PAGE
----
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15/04/22: Case Update England

Following successful completion of disease control activities and surveillance within the disease control zones surrounding the premises near Byker, Newcastle Upon Tyne, Tyne and Wear, England, the 3km Protection Zone has ended and the 10km Surveillance Zone has been revoked. Local movement restrictions have now been removed surrounding this premises but the Avian Influenza Prevention Zone (AIPZ) measures, including the requirement to house all birds, remain in force.

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14/04/22: New Case England

Highly pathogenic avian influenza (HPAI) H5N1 was confirmed on 13 April 2022 in poultry at a second premises near Tedburn St Mary, Teignbridge, Devon. All birds on the infected premises will be humanely culled. A 3km Protection Zone and 10km Surveillance Zone has been put in place around the premises (zones in force from 18:00 on the 13 April 2022).

Case Update England

Following successful completion of disease control activities and surveillance within the zone surrounding a premises near Bishop’s Waltham, Winchester, Hampshire, the 10km Surveillance Zone surrounding this premises has been revoked (effective from 18:00 on the 13 April 2022). However, the Avian Influenza Prevention Zone remains in force, including the requirement to house all birds.

Case Update Scotland

Following successful completion of disease control activities and surveillance within the disease control zones surrounding a premises near Collieston, Aberdeenshire, the 10km Surveillance Zone surrounding this premises has been revoked (effective from 09:30 on the 12 April 2022). However the Avian Influenza Prevention Zone remains in force, including the requirement to house all birds.

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08/04/22: Case Updates England

  • Highly pathogenic avian influenza (HPAI) H5N1 was suspected in birds at a premises near Tedburn St Mary, Teignbridge, Devon on 6 April 2022. Following official testing, highly pathogenic avian influenza (HPAI) H5N1 was confirmed on 7 April 2022. All birds on the infected premises have been humanely culled. The 3km and 10km Temporary Control Zones surrounding the premises have been revoked and replaced by a 3km Protection Zone and a 10km Surveillance Zone (effective from 21:15 on the 7 April 2022).
  • Following successful completion of disease control activities and surveillance within the disease control zone surrounding a premises near Wooler, Berwick Upon Tweed, Northumberland the 3km Captive Bird (Monitoring) Controlled Zone has been revoked (effective from 19:00 on the 7 April 2022). All local restrictions around this premises have been lifted but the Avian Influenza Prevention Zone (AIPZ) remains in force, including the requirement to house all birds.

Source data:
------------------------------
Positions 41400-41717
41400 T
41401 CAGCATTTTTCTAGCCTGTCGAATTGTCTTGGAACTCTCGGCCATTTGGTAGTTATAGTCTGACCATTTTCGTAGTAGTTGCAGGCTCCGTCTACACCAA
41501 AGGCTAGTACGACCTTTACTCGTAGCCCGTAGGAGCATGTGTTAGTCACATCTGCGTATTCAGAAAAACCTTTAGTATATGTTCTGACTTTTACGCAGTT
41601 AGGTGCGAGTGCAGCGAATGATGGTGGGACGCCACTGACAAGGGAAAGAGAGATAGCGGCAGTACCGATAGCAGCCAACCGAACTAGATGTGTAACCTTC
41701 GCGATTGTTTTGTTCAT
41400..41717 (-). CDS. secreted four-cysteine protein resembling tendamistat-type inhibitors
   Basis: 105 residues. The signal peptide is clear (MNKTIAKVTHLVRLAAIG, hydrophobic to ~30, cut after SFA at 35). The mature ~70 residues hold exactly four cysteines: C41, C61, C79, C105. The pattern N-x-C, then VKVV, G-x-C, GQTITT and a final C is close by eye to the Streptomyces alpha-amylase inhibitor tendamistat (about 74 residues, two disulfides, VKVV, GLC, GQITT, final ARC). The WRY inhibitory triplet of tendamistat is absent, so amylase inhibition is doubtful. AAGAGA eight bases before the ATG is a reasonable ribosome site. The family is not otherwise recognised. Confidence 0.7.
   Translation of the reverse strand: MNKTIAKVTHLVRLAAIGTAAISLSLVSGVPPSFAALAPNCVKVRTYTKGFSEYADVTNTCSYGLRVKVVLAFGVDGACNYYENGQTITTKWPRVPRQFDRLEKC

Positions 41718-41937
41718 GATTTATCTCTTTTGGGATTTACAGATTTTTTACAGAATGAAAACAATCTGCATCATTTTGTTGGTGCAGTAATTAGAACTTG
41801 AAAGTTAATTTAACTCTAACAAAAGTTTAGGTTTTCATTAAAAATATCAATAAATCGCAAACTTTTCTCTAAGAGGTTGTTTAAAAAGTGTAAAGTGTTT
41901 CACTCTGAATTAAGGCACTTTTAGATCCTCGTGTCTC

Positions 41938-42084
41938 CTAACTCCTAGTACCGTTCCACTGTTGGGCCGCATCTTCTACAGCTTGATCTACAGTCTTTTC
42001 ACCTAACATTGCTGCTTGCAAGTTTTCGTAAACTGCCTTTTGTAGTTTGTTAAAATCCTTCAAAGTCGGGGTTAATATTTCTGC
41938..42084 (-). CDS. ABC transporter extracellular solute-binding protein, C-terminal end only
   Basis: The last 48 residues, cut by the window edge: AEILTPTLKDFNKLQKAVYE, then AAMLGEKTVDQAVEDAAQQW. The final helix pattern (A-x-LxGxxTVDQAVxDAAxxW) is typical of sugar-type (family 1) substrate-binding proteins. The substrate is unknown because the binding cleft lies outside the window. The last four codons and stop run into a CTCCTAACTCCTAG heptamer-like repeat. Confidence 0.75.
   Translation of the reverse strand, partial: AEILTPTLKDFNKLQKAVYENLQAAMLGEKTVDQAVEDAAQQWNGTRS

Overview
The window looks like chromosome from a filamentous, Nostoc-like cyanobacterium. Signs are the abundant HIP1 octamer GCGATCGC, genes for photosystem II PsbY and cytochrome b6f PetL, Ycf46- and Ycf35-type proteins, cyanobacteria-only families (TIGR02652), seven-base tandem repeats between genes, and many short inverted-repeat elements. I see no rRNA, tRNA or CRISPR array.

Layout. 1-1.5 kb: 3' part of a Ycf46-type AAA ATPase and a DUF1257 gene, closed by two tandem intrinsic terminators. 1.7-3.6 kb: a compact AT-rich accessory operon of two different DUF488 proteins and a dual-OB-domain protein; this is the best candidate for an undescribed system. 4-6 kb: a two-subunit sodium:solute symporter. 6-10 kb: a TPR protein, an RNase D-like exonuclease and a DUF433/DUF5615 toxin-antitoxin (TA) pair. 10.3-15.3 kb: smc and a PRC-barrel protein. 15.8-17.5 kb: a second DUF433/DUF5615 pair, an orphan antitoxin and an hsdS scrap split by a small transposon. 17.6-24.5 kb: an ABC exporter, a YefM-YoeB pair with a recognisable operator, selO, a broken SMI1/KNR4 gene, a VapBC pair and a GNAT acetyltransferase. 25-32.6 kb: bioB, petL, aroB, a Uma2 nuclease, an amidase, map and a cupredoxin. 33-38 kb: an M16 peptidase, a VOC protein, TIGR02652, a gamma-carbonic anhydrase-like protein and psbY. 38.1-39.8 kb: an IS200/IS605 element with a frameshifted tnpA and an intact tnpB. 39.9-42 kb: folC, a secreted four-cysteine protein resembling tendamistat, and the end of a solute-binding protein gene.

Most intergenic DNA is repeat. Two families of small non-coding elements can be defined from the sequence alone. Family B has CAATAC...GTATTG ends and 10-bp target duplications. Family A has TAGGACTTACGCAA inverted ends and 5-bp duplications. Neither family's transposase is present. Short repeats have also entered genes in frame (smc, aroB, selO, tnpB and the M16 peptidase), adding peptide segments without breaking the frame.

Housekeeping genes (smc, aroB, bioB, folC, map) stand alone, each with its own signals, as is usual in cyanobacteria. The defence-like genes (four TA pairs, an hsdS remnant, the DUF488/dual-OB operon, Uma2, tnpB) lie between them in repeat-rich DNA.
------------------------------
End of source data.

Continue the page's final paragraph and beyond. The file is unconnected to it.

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07/04/22: New Cases England

Highly pathogenic avian influenza (HPAI) H5N1 was confirmed on 6 April 2022 in poultry at the following premises. All birds on the infected premises will be humanely culled. A 3km Protection Zone and 10km Surveillance Zone have been put in place surrounding each of the premises.

Highly pathogenic avian influenza (HPAI) was suspected in birds on 6 April 2022 at a premises near Tedburn St Mary, Teignbridge, Devon. All birds on the infected premises will be humanely culled. 3km and 10km Temporary Control Zones have been put in place around the premises (zones in force from 21:15 on the 6 April 2021).

Case Updates England

Following successful completion of disease control activities and surveillance within the disease control zones surrounding the following premises, the 10km Surveillance Zones have been revoked. All local restrictions around these premises have been lifted but the Avian Influenza Prevention Zone (AIPZ) remains in force, including the requirement to house all birds:

Following successful completion of disease control activities and surveillance within the disease control zones surrounding the following premises, the 3km Protection Zones have ended and the 10km Surveillance Zones have been revoked. All local restrictions around these premises have been lifted but the Avian Influenza Prevention Zone (AIPZ) remains in force, including the requirement to house all birds.

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05/04/22: Case Updates England

Following successful completion of disease control activities and surveillance within the disease control zones surrounding the following premises, the 3km Protection Zones have ended, and the areas have merged with the relevant Surveillance Zone. 10km Surveillance Zones remain in force surrounding these premises:

Following successful completion of disease control activities and surveillance within the disease control zone surrounding a premises near Grimsby, North East Lincolnshire, Lincolnshire, the 3km Protection Zone has ended and the 10km Surveillance Zone has been revoked. All local restrictions around this premises have been lifted but the Avian Influenza Prevention Zone remains in force, including the requirement to house all birds (effective from 11:45 on the 2 April 2022).